What’s Fair Use?

Copyright rights are important and powerful, but not absolute. If someone copies a word or a phrase from a book, that’s probably not an infringement. Likewise, they may take more than that but if it’s for a socially beneficial purpose like news reporting or nonprofit education, it still may be allowed without the permission of the copyright owner. The Fair Use doctrine is designed to allow uses of copyrighted works when they benefit society but do not harm the financial interests of the copyright owner too much. Here’s how it works:

As a legal matter, fair use is an “affirmative defense.” That means that once the copyright owner has proven a use that implicates one of their copyright rights, the defendant must actively assert AND prove the use qualifies as a fair use. In determining whether a use is a “fair use,” the law requires courts to consider at least the following four factors:

Factor One – The Purpose and Character of the Use

As a general matter, commercial/profit-generating uses are less likely to be considered fair use, while nonprofit uses like teaching, comment, or criticism are more likely to be considered fair use. Courts will also consider whether the use is “transformative,” meaning that the new use in some way comments upon the work used. While debate may linger as to what “transformative” means, the need to comment upon the work used is guidance recently provided by the Supreme Court.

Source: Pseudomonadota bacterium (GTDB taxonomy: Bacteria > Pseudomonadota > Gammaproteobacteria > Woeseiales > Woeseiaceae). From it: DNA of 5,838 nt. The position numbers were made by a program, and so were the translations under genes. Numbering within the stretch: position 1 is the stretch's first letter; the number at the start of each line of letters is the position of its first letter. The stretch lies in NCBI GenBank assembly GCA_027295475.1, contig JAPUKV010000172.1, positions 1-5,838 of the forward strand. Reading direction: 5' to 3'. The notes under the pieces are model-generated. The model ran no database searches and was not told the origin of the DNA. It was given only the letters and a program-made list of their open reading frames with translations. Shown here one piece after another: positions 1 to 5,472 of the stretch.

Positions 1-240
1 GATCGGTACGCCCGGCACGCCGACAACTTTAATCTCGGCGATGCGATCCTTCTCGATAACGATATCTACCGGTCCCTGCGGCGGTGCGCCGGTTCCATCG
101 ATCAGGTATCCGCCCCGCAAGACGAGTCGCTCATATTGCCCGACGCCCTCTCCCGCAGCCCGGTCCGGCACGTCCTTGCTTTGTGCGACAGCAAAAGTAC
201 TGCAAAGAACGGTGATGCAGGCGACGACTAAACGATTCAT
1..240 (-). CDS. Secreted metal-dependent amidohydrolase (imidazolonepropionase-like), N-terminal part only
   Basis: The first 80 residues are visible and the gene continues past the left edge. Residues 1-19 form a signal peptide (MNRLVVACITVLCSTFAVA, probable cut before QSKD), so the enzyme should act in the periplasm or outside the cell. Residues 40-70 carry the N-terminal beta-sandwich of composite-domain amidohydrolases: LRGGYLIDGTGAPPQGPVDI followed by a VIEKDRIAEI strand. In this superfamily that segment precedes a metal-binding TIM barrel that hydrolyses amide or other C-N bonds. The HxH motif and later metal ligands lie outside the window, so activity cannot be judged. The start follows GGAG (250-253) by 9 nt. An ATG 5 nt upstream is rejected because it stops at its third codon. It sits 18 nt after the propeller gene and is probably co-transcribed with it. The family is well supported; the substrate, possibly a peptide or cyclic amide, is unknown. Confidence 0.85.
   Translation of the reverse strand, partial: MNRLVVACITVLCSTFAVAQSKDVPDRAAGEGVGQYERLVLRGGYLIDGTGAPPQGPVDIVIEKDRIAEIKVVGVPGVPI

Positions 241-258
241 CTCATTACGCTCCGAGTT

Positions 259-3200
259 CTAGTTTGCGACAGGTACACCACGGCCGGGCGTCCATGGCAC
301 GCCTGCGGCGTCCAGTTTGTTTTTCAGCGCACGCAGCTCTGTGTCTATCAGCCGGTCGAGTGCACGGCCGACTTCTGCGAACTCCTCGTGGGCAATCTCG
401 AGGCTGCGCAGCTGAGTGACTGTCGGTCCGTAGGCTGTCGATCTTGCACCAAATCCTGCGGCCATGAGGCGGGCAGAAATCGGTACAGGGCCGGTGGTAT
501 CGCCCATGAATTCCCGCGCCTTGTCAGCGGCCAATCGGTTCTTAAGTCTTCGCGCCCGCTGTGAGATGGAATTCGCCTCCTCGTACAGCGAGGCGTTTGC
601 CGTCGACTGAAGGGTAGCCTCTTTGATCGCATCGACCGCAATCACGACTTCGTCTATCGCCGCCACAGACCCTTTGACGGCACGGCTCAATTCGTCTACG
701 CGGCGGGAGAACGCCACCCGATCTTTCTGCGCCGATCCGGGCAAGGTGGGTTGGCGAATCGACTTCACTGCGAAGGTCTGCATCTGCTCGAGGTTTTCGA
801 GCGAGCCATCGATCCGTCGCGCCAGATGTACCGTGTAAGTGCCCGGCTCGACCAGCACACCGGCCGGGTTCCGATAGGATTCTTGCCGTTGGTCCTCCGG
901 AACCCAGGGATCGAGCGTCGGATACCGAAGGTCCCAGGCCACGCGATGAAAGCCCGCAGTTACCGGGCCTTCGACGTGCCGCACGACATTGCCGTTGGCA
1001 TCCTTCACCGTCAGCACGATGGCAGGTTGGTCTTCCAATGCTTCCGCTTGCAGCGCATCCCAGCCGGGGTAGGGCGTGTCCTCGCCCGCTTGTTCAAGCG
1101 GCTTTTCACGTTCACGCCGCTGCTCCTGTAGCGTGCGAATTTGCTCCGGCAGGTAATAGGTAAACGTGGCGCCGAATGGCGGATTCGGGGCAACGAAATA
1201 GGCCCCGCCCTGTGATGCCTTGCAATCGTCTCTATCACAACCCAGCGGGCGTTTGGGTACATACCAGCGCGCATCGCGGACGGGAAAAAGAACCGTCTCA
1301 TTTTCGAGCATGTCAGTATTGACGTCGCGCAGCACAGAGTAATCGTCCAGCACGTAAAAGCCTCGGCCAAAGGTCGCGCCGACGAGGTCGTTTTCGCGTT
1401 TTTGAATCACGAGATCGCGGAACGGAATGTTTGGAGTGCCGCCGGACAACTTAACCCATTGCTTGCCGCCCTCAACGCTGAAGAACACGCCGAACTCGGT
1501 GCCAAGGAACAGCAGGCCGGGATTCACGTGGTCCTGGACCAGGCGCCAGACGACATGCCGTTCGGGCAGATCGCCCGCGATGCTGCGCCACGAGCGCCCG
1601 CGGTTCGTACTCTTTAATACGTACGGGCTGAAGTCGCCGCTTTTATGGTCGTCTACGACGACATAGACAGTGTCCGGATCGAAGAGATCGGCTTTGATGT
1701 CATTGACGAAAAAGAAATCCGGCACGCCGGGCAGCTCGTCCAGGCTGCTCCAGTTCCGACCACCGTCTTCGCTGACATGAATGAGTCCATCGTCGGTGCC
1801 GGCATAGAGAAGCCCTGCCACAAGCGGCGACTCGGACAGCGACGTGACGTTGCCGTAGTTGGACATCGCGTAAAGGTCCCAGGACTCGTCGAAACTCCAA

Factor Two – The Nature of the Copyrighted Work Used

Copyright protects creative expression, so the more creative a work is, the more protection it typically receives. Thus, the use of fictional works, music, paintings, etc. generally weighs against fair use. Works with extensive functional or factual elements, like computer code, scientific papers, and nonfiction works generally receive narrower protection, and use of these works more often favors fair use.

Factor Three – The Amount and Substantiality of the Portion Used

The more of the original work that is used, the more likely it is that this factor weighs against fair use. Note that this is both about the quantity used, as well as the importance of what is used. For instance, copying the “heart of the work,” even if it is perceived as a small amount of the whole work, will weigh against fair use. One myth you should not believe is that there is a fixed percentage of a work that always favors fair use.

Factor Four – Harm to the Current and/or Potential Market for the Work Used

Think about this one this way: if everyone used the original work in the same way, would people still want to purchase/license the original work? Of course, the more harm to the market for the work, the more likely this factor weighs against fair use.

Fair use cases are notoriously hard to predict. It’s not just a matter of adding up the factors and seeing who has more on their side. And the four factors are just the minimum a court must consider – it can also consider other facts it thinks are relevant.

This is why we built the RightsClick Infringement Assessment tool, which includes straightforward questions relevant to fair use. The Assessment Report will give you the info you need to make an informed and intelligent decision about the strength of an infringement claim so you can decide how to proceed.